- Heat Mapping: A cheaper alternative to eye tracking, heat mapping shows where users click on a site or prototype.
Qualitative methods are more abstract and in-depth. Interviews are one type of qualitative research because answers are long and non-quantifiable. Usability testing is also considered a type of qualitative research because it’s explorative and gives deeper insight into the user’s behavior. Here are some popular methods:
- Interviews: One-on-one conversations that follow a set of predefined questions that encourage the user to open up about their thoughts and experiences about the product or service.
- Card sorting: Participants group cards into logical criteria that makes sense to them. This should, in turn, give designers insight into how their typical user will interact with the site and its hierarchy.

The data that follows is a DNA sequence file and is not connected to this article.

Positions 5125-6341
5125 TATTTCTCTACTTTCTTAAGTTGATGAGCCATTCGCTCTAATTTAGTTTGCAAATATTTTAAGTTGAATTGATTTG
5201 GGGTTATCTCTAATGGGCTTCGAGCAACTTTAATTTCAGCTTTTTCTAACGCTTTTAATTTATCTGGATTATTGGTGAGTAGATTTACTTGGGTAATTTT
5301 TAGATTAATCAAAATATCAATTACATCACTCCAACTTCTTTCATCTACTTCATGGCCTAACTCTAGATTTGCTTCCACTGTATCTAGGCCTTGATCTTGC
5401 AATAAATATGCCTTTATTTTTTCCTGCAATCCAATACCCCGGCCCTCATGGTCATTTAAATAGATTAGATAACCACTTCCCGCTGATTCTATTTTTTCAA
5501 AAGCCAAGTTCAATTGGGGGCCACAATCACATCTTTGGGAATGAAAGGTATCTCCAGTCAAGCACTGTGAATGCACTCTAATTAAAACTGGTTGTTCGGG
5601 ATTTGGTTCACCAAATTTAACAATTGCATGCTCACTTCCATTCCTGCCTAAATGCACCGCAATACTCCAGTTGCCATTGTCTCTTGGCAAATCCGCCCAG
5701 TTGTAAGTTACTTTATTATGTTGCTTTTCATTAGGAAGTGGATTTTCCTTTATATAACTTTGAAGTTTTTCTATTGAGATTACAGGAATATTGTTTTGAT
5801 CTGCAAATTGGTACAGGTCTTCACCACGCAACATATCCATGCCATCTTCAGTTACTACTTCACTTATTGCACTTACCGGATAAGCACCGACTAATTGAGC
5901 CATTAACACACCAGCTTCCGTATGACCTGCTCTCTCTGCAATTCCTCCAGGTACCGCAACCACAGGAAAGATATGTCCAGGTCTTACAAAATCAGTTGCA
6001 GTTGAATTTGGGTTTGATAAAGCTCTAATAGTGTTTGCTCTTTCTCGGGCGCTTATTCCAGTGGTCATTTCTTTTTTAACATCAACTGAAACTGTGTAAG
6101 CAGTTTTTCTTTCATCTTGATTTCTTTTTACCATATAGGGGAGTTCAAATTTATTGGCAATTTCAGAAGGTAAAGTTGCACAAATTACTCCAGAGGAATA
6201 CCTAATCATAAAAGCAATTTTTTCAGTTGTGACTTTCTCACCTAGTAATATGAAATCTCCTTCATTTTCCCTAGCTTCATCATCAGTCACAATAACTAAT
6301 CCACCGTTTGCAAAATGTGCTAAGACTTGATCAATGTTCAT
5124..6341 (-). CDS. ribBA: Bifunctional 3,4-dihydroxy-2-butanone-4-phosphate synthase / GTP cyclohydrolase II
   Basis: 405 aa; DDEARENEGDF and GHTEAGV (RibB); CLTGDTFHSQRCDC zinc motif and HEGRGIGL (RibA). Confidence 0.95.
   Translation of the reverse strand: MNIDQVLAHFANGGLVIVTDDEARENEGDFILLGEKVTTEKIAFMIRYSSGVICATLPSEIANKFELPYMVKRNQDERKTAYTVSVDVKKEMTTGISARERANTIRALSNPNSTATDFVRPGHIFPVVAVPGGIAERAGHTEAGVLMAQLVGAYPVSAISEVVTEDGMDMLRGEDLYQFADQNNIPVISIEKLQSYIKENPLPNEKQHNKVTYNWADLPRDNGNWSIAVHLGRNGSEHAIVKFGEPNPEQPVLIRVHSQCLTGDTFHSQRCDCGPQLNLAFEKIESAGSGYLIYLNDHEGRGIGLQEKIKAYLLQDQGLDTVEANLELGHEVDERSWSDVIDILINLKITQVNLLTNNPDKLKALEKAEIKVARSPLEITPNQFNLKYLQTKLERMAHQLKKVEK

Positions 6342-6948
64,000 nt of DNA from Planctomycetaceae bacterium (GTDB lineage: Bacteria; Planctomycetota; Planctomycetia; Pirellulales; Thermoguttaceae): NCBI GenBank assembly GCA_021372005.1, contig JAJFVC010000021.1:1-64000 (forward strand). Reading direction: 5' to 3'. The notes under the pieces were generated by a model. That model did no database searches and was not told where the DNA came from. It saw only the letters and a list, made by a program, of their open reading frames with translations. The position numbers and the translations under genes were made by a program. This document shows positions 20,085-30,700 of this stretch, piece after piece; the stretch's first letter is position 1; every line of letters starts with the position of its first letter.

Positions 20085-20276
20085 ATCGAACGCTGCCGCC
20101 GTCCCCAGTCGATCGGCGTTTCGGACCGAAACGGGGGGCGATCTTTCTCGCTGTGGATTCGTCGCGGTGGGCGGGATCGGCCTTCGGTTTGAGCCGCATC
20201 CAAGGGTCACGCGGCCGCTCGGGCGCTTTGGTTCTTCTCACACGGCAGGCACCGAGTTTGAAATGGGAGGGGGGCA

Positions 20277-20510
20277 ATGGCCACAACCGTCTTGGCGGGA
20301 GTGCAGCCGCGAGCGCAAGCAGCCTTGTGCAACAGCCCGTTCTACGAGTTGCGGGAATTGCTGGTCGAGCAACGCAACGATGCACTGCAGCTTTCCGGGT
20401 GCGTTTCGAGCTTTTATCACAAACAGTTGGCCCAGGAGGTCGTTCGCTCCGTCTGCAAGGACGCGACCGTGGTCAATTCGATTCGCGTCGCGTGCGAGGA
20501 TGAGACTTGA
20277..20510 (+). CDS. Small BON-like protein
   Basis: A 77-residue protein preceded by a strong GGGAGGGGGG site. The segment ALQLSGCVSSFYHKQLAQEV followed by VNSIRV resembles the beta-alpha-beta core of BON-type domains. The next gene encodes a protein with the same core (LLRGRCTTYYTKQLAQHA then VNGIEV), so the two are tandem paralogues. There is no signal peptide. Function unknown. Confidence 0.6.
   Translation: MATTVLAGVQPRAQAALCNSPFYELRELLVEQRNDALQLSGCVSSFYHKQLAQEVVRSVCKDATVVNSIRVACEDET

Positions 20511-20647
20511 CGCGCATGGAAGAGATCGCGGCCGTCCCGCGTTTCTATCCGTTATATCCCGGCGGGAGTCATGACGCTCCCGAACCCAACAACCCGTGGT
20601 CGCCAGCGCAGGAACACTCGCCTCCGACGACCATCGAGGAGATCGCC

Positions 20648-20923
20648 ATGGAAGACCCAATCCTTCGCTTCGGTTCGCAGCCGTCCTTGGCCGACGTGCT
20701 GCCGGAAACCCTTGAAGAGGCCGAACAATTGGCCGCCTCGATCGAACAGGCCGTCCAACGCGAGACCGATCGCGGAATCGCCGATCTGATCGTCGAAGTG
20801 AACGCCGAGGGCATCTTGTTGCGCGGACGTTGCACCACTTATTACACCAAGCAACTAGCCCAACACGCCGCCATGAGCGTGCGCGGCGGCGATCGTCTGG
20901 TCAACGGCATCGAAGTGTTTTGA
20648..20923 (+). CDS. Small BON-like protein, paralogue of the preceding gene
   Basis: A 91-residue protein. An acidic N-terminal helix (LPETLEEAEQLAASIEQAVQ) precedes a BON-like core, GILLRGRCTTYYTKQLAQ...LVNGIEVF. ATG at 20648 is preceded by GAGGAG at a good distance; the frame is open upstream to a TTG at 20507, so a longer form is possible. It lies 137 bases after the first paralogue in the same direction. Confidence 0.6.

- Focus groups: Groups are led through an open discussion. During the session, participants can participate in activities or tasks, then share their thoughts with the leader and wider group.
- Guerrilla testing: This low-cost method involves asking strangers what they think. It’s often carried out on the street, in the field, or using online usability testing tools.
- Field Studies: This method involves recording observations while the user interacts with the product or service in their own environment.
- In-lab testing: Users are invited to interact with the product or service in a controlled lab setting where their thoughts and actions are recorded for later analysis.